Paris: The Paris Review, 1953. 1st Edition. 4 vols., octavos, publisher's illustrated paper wraps.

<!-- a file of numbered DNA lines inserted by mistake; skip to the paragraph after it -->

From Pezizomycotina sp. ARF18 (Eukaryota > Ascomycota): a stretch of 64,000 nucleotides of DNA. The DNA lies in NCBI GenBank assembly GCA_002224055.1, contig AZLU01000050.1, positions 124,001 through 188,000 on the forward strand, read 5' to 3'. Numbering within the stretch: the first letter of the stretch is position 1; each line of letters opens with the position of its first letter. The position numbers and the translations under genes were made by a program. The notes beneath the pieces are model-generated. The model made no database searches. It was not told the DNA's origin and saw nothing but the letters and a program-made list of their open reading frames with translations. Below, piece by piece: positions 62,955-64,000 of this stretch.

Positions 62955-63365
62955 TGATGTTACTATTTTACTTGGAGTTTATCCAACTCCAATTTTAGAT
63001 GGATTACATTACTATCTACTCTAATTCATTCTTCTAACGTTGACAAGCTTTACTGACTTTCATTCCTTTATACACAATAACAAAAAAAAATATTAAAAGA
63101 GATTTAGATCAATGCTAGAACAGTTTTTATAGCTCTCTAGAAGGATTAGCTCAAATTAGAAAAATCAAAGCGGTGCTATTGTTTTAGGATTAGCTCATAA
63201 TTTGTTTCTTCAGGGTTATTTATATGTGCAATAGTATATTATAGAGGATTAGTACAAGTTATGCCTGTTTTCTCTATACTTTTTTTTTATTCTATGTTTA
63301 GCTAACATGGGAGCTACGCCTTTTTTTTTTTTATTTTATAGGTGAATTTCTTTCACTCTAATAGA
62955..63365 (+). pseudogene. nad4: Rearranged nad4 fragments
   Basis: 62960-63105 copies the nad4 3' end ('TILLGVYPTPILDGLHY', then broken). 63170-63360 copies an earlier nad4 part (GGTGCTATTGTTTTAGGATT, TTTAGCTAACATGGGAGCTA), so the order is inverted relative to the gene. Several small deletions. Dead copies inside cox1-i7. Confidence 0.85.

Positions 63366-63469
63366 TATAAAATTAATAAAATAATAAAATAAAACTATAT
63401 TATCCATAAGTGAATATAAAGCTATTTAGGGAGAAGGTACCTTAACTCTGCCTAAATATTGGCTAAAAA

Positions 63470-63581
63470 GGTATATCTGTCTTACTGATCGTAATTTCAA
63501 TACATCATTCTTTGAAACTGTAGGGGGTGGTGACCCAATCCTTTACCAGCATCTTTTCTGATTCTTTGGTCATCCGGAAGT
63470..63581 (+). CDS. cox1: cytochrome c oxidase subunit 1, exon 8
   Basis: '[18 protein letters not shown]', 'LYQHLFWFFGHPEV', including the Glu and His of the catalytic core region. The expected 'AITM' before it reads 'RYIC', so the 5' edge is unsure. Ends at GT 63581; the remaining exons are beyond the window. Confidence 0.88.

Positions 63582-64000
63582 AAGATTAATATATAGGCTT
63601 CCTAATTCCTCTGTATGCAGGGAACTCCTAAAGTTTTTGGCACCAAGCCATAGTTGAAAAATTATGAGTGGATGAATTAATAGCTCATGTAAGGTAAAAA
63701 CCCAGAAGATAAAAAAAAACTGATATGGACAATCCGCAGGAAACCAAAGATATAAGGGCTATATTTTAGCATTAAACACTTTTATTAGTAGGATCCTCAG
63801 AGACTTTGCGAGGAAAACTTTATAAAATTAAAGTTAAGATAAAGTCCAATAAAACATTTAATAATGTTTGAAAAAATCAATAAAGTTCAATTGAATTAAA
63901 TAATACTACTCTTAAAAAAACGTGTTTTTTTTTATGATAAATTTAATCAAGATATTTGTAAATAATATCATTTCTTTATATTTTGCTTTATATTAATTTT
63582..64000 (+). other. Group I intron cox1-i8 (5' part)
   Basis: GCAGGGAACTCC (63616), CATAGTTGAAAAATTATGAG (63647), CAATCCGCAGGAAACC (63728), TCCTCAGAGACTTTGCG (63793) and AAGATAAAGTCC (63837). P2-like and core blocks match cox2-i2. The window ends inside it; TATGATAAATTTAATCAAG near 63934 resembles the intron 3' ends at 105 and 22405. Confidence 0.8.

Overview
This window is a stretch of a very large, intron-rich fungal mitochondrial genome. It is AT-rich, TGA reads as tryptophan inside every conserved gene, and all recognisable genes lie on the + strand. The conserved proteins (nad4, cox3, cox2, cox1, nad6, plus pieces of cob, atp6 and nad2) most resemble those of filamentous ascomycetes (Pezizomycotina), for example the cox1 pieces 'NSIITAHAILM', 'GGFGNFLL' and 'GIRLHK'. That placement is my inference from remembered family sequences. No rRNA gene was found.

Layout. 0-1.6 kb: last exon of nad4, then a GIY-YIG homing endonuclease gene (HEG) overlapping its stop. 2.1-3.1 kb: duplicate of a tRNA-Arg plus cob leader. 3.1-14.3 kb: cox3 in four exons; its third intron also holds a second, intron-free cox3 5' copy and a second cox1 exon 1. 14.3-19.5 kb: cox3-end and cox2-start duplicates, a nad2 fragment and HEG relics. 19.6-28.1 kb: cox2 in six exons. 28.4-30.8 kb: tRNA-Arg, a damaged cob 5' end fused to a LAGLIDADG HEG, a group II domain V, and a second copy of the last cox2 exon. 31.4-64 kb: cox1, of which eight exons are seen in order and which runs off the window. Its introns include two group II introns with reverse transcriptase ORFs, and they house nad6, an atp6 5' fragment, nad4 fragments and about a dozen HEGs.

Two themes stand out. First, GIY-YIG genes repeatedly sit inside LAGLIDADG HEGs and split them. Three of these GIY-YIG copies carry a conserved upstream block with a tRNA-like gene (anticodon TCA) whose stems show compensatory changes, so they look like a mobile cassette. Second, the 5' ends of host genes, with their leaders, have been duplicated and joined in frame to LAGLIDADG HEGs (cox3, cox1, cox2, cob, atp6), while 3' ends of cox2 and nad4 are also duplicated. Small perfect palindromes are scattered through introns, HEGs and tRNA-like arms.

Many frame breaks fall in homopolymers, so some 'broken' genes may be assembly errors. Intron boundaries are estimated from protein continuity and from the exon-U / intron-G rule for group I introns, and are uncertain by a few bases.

"I still maintain that the times get precisely the literature they deserve, and that if the writing of this period is gloomy the gloom is not so much inherent in the literature as in the times" (from novelist William Styron’s letter to the editor in issue 1). First four issues, the inaugural year's full run, of groundbreaking literary journal the Paris Review. Founded in 1953 by Harold L. Humes, Peter Matthiessen and George Plimpton (the primary editor from the magazine’s first issue until his death in 2003), the legendary magazine is one of the longest running publications of its kind. Dissatisfied with the emphasis on criticism in the publishing world, Matthiessen and Humes aspired to showcase and celebrate new work from novelists and poets of the postwar period rather than simply what they perceived as then dominant, "writing about writing." In lieu of criticism, the editors created the landmark interview series, which simultaneously provides insights into the lives and minds of contemporary authors while generating a novel form of criticism. The first issue features the now historic interview with British novelist and critic E.M. Forster, who speaks on the art of fiction and recounts how he first conceived of the classic Marabar Caves sequence in A Passage to India. With selections of new prose, fiction and poetry by the likes of Matthiessen, Terry Southern, Adrienne Rich, Richard Wilbur, Evan S. Connell, Jr., Graham Greene, Sue Kaufman, Alfred Chester, and French religious philosopher Simone Weil. Infamously, Matthiessen stated in a 2008 interview with Charlie Rose that he "invented the Paris Review as cover" for his CIA activities. Although for years the CIA and Paris Review connection has been disputed, evidence recently uncovered suggests that Cold War ties between the magazine and a US propaganda front are deeper than previously thought. As reported by Salon in 2012, the archives of the "biggest 'little magazine' in history," at the Morgan Library in Manhattan, reveal never-reported CIA ties involving numerous editors: "Congress may have even suggested some of the famed Paris Review interviews" in order to champion American writing in the cultural contest with Europe. Some wear to spine-ends and creasing to spines, light rubbing to extremities. A very good or better group of scarce and fragile periodicals. Item #2425